Category Archives: history

Capture

We have captured the stones in their circles
first with maps and sketches
now with our many photographs.
They would otherwise move
dance in moonlight’s shadows,
shuffle away to the devils lair,
creep up on a King or a witch.
 
We have opened the barrow graves to sunlight
pinned them to history with interpretive notices
collected the many bones within.
Lurking on ridges, smothered with grass,
besieged by fields and fences,
children now play in dark chambers
where once ancestors dreamed.
  
Do the stones protest at their confinement?
Do barrow wights still lurk after dark?
Have we chased away the Gods-smith?
Do we care?

Copyright © 2018 Kim Whysall-Hammond

First published at London Grip https://londongrip.co.uk/

Every book

All those half written, half finished, half-remembered
tales, myths, superstitions
every unedited, mistyped version
still cannot tell of those long ago
who placed stones in lines and rings
who left solitary huge monoliths scattered
who carved ditches and lines
over landscapes which had different meanings then.

All is lost to time

Copyright © 2021 Kim Whysall-Hammond

Loom Weight

A loom weight lost these many millennia
sits proud on heavy soil
held in my hand, it speaks of loving toil
the spinning of fabric
to clothe a family
and a connection is made
she spoke ancient Greek
a colonist deep in Sicily’s heartland
I stroke the fingerprint left in once moist clay
and say Hello

Copyright © 2017 Kim Whysall-Hammond

For Dverse

This loom weight was fund in Western Sicily, whilst I was working on an archeological survey many many years ago. It came home with me and I still look at her fingerprint and say hello……

Great Orme

On the north Wales shore a fat rock serpent
coils out to sea clasping copper tightly
within as a Dragon clasps gold

Deep in his gut lie human bones
children who delved into the dark
hunting the shine with hard flint

In tunnels too small for adults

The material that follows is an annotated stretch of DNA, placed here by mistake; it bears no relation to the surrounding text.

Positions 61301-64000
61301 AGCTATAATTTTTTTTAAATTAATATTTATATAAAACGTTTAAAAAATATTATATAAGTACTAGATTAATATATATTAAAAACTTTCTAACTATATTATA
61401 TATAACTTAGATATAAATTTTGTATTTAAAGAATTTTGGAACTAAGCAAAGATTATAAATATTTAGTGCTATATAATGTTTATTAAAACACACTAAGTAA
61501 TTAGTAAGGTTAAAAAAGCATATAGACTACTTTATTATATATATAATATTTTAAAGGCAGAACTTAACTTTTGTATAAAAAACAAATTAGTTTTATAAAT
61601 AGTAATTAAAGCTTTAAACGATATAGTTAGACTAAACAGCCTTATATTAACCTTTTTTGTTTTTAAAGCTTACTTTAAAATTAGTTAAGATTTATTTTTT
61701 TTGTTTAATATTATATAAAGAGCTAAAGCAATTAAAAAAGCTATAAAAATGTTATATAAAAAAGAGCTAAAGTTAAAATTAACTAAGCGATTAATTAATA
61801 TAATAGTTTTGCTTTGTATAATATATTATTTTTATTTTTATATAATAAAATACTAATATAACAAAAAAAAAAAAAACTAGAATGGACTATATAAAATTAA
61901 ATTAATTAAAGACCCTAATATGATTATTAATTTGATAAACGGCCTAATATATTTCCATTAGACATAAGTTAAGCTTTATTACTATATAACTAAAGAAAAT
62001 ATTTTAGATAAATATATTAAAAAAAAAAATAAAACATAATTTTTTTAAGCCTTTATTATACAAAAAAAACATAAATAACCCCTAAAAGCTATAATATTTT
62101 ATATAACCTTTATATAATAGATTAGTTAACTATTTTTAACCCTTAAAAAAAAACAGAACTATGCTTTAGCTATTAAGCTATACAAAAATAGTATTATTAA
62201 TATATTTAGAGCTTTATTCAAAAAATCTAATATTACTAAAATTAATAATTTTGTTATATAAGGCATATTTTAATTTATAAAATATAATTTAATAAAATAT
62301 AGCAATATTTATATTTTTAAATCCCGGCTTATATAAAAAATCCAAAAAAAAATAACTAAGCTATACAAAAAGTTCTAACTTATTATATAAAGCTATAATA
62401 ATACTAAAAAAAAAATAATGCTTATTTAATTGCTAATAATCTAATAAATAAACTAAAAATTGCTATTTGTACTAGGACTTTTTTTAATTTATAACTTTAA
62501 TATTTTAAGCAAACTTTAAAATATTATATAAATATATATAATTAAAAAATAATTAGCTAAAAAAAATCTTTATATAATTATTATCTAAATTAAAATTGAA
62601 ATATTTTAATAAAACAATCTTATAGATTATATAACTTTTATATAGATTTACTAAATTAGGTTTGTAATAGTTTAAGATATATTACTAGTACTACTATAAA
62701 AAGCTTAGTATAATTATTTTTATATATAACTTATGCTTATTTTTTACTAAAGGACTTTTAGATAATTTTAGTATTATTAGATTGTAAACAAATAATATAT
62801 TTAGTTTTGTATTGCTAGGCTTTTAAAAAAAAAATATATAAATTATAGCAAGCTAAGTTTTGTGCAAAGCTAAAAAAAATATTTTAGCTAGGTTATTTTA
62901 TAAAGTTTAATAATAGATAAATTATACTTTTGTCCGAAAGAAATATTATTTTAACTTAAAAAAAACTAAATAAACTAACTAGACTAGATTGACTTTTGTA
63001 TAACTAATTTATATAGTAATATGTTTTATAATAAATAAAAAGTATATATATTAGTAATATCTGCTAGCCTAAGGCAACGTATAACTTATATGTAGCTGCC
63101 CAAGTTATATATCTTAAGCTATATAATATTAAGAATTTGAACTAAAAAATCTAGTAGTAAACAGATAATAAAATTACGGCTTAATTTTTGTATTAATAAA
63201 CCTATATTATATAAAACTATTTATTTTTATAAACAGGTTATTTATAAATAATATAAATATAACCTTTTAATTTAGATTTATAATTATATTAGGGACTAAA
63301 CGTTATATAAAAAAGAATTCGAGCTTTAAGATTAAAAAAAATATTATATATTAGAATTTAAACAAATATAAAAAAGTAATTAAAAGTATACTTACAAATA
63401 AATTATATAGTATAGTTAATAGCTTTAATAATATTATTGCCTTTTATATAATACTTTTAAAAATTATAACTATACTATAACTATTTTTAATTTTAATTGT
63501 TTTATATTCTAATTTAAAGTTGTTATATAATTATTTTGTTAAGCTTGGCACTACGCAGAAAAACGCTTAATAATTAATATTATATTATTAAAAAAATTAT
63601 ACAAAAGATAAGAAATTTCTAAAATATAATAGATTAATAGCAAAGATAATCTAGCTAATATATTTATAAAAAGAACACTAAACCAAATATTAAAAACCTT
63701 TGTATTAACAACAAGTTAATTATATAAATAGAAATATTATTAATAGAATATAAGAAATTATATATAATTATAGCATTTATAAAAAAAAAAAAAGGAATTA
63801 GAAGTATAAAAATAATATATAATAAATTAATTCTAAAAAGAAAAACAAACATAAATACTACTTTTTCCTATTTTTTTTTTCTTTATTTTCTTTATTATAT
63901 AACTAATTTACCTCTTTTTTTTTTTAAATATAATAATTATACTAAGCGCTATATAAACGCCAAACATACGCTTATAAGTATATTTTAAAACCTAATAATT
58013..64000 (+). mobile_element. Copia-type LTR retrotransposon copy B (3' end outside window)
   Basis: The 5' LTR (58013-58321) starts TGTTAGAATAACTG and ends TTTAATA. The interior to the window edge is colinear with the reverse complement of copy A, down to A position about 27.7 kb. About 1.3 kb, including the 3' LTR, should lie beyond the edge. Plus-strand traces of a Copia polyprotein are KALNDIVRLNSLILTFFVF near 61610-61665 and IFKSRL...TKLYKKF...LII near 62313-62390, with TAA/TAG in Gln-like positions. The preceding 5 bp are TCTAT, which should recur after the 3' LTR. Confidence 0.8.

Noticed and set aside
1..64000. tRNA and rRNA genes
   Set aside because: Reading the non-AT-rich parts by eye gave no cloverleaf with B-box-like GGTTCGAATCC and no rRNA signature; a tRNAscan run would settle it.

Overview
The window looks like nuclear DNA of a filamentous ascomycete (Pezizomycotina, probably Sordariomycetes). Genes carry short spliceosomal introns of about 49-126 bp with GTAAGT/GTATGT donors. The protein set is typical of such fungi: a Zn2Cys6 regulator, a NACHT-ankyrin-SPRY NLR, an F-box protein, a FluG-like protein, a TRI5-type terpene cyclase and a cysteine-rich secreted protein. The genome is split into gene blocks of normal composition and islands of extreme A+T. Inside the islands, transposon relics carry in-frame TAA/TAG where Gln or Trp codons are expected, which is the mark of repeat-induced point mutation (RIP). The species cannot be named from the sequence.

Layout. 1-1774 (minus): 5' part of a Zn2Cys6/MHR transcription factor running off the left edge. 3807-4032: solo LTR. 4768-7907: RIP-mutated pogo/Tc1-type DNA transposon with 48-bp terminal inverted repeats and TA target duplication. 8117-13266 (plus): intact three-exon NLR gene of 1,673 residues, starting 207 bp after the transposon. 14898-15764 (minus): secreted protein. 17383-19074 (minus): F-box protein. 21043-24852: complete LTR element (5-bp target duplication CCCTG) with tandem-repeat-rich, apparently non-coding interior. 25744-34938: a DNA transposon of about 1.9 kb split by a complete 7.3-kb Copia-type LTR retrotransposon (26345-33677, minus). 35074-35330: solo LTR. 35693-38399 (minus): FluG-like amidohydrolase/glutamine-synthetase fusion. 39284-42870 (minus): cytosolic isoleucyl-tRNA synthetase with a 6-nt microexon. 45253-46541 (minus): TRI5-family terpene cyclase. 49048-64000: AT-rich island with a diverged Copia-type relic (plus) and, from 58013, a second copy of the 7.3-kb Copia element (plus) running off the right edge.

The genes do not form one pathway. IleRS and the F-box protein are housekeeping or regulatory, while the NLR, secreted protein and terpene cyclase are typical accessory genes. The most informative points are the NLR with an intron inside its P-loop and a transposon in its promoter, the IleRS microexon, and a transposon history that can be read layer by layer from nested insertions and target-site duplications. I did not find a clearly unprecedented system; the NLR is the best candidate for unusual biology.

troglodyte children crawled and twisted
lived and died alone in darkness

Bats explode from a cave entrance
sprawling tourists like scattered chaff
the dead come for their vengeance
three thousand years they have lain here
the daylight is theirs at last

Copyright © 2021 Kim Whysall-Hammond

Farm

My rolling road smooths over the hills
reveals a distant farm house
hazy gray, huddled in trees
we roll on and the farm folds away
gone into green.
As it did
when Vikings rode past
hunting for spoils, women and food
when the Revenue came later
searching for tax payers.

This land is ancient
holdings forged millennia ago
only when warfare encompassed the air
was this farms safety broached.
Yet bombers passed over to pit and hole
to blast and burn
the farm house remained
snuggled into the land.


Copyright © 2018 Kim Whysall-Hammond

Friday Poem: Puck’s Song

See you the ferny ride that steals
Into the oak-woods far?
Oh that was whence they hewed the keels
That rolled to Trafalgar.

And mark you where the ivy clings
To Bayharn’s mouldering walls?
Oh there we cast the stout railings
That stand around St. Paul’s.

See you the dimpled track that runs
All hollow through the wheat?
Oh that was where they hauled the guns
That smote King Philip’s fleet.

(Out of the Weald, the secret Weald,
Men sent in ancient years,
The horse-shoes red at Flodden Field,
The arrows at Poitiers!)

See you our little mill that clacks,
So busy by the brook?
She has ground her corn and paid her tax
Ever since Domesday Book.

See you our stilly woods of oak,
And the dread ditch beside?
Oh that was where the Saxons broke
On the day that Harold died.

See you the windy levels spread
About the gates of Rye?
Oh that was where the Northmen fled,
When Alfred’s ships came by.

See you our pastures wide and lone,
Where the red oxen browse?
Oh there was a City thronged and known,
Ere London boasted a house.

And see you, after rain, the trace
Of mound and ditch and wall?
Oh that was a Legion’s camping-place,
When Caesar sailed from Gaul.

And see you marks that show and fade,
Like shadows on the Downs?
Oh they are the lines the Flint Men made,
To guard their wondrous towns.

Trackway and Camp and City lost,
Salt Marsh where now is corn-
Old Wars, old Peace, old Arts that cease,
And so was England born.

She is not any common Earth,
Water or wood or air,
But Merlin’s Isle of Gramarye,
Where you and I will fare.

By Rudyard Kipling

If I were Midas

If I were Midas
I would not touch you of course
But I would touch everything around you